The economical uses of the ivy are not of great importance. The leaves are eaten greedily by horses, deer, cattle and sheep, and in times of scarcity have proved useful. The flowers afford a good supply of honey to bees; and, as they appear in autumn, they occasionally make amends for the shortcomings of the season. The berries are eaten by wood pigeons, blackbirds and thrushes. From all parts of the plant a balsamic bitter may be obtained, and this in the form of hederic acid is the only preparation of ivy known to chemists.

In the garden the uses of the ivy are innumerable, and the least known though not the least valuable of them is the cultivation of the plant as a bush or tree, the fruiting growth being selected for this purpose. The variegated tree forms of H. Helix, with leaves of creamy white, golden green or rich deep orange yellow, soon prove handsome miniature trees, that thrive almost as well in smoky town gardens as in the pure air of the country, and that no ordinary winter will injure in the least. The tree-form of the Asiatic ivy (H. colchica) is scarcely to be equalled in beauty of leafage by any evergreen shrub known to English gardens, and, although in the course of a few years it will attain to a stature of 5 or 6 ft., it is but rarely we meet with it, or indeed with tree ivies of any kind, but little attention having been given to this subject until recent years. The scandent forms are more generally appreciated, and are now much employed in the formation of marginal lines, screens and trained pyramids, as well as for clothing walls. A very striking example of the capabilities of the commonest ivies, when treated artistically as garden plants, may be seen in the Zoological Gardens of Amsterdam, where several paddocks are enclosed with wreaths, garlands and bands of ivy in a most picturesque manner.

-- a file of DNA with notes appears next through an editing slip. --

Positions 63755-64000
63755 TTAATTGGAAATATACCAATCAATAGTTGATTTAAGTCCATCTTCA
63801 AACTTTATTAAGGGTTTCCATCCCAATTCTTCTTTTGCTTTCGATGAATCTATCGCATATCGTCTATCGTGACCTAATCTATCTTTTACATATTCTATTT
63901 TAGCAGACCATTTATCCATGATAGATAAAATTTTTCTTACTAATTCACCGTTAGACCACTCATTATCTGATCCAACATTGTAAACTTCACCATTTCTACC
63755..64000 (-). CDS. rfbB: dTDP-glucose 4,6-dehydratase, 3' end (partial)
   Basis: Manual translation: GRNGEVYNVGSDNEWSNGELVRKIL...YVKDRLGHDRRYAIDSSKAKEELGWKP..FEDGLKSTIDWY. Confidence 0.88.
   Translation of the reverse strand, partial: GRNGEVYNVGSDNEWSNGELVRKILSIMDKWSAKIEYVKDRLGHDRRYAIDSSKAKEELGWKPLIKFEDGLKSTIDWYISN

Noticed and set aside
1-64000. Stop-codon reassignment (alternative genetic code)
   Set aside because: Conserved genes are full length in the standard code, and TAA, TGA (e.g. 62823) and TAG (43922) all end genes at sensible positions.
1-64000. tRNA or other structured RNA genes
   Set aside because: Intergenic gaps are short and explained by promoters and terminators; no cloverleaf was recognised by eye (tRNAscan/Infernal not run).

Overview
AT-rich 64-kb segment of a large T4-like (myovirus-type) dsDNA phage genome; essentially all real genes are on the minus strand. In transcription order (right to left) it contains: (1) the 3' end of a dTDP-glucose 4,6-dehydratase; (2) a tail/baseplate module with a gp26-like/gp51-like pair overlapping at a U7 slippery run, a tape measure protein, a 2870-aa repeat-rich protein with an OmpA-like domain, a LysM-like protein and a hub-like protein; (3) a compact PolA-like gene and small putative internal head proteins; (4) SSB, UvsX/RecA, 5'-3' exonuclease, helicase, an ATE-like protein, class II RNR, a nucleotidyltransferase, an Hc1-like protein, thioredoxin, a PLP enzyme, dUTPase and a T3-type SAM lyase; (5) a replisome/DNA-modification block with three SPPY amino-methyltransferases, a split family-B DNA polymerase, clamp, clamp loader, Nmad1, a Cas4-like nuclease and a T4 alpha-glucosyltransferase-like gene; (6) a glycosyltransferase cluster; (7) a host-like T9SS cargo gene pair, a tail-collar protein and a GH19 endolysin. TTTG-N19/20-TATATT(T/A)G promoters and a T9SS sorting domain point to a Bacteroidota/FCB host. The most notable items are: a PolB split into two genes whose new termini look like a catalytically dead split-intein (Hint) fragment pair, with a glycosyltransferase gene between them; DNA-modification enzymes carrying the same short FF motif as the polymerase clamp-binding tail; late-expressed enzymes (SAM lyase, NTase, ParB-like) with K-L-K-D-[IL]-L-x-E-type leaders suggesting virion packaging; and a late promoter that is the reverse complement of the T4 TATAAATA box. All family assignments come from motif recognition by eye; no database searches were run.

About sixty varieties known in gardens are figured and described in The Ivy, a Monograph, by Shirley Hibberd (1872). To cultivate these is an extremely simple matter, as they will thrive in a poor soil and endure a considerable depth of shade, so that they may with advantage be planted under trees. The common Irish ivy is often to be seen clothing the ground beneath large yew trees where grass would not live, and it is occasionally planted in graveyards in London to form an imitation of grass turf, for which purpose it is admirably suited.

The ivy, like the holly, is a scarce plant on the American continent. In the northern United States and British America the winters are not more severe than the ivy can endure, but the summers are too hot and dry, and the requirements of the plant have not often obtained attention. In districts where native ferns abound the ivy will be found to thrive, and the varieties of Hedera Helix should have the preference. But in the drier districts ivies might often be planted on the north side of buildings, and, if encouraged with water and careful training for three or four years, would then grow rapidly and train themselves. A strong light is detrimental to the growth of ivy, but this enhances its value, for we have no hardy plants that may be compared with it for variety and beauty that will endure shade with equal patience.

The North American poison ivy (poison oak), Rhus Toxicodendron (nat. order Anacardiaceae), is a climber with pinnately compound leaves, which are very attractive in their autumn colour but poisonous to the touch to some persons, while others can handle the plant without injury. The effects are redness and violent itching followed by fever and a vesicular eruption.

The ground ivy, Nepeta Glechoma (nat. order Labiatae), is a small creeping plant with rounded crenate leaves and small blue-purple flowers, occurring in hedges and thickets.